Tuesday, June 14, 2005
Those publications have conservative points of view, and side almost always with Republicans. But their rhetoric doesn't--or at least doesn't always--mirror the rhetoric coming out of GOP headquarters.
The same can't be said of Fox.
Andrew Sullivan picks up the thread:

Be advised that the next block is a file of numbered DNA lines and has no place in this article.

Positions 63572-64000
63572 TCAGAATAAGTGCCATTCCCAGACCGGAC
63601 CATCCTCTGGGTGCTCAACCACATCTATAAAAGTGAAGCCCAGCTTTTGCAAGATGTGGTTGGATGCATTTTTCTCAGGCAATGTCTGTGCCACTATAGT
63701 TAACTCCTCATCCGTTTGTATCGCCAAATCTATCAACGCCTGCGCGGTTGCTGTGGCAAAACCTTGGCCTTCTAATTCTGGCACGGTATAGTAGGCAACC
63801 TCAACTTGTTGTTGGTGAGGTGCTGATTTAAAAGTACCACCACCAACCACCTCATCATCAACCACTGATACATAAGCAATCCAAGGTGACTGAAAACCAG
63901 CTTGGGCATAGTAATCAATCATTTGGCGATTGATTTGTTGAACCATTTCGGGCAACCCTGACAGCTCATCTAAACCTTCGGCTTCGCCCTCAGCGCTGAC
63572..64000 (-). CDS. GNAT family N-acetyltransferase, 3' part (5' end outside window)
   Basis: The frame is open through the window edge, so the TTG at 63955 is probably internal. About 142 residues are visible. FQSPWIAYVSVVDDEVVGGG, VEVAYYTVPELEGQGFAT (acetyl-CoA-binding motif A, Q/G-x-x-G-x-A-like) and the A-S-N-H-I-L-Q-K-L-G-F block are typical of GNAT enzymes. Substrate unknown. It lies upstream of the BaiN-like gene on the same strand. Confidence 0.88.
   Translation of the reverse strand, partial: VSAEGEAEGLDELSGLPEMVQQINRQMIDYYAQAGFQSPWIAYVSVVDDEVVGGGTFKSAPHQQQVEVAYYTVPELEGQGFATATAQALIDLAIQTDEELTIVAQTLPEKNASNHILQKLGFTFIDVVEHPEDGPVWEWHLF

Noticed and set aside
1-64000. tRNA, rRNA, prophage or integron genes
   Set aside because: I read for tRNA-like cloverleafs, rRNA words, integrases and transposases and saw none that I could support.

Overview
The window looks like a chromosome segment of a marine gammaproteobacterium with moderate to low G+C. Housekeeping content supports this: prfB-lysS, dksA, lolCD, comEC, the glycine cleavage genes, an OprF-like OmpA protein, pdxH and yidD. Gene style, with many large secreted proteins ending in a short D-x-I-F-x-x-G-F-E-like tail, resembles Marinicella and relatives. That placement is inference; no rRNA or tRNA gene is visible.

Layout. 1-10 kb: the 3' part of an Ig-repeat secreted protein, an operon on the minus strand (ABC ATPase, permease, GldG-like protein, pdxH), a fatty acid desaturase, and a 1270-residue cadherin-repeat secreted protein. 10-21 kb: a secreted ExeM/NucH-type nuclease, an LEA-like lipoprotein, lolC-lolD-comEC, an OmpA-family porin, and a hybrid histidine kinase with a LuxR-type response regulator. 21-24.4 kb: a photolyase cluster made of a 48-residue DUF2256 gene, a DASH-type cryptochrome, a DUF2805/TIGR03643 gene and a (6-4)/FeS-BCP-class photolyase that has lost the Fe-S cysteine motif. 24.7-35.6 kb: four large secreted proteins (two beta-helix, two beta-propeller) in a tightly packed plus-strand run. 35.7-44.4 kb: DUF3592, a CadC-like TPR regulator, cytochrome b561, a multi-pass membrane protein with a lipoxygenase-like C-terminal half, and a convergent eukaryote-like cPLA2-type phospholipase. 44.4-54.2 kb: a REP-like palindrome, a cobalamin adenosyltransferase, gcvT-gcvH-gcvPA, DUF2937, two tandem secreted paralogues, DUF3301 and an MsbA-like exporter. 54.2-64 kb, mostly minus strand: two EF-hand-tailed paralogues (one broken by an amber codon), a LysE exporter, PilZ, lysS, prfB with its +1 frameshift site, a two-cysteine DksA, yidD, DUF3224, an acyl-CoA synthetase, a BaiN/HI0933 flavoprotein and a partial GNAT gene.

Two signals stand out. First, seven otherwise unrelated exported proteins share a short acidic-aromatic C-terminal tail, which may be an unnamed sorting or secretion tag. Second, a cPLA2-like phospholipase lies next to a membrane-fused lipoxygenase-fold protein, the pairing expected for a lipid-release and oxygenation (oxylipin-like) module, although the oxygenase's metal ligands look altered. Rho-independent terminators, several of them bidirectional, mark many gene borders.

This is a free country, and Sean Hannity and Fox News can broadcast what they want. Fox is far more entertaining than the other cable news channels and I can see its appeal, and the need for a less liberal network. But this [Sean Hannity's interview of Vice President Dick Cheney] was not journalism. It was propaganda, cloyingly arranged between interviewer and interviewee, based on talking points adhered to by both sides, and broadcast as if it were a real interview. I worry that viewers actually begin to believe that this is journalism, that asking questions designed to help the interviewer [sic--should be interviewee] better make his case, in fact often supplementing his answers to improve their rhetorical power, is somehow what real journalists do. It isn't. I wish I could provide a better kicker for this blog item than Sean Hannity did. But I can't. So here's his sign-off: "Lynne, I was too tough on him."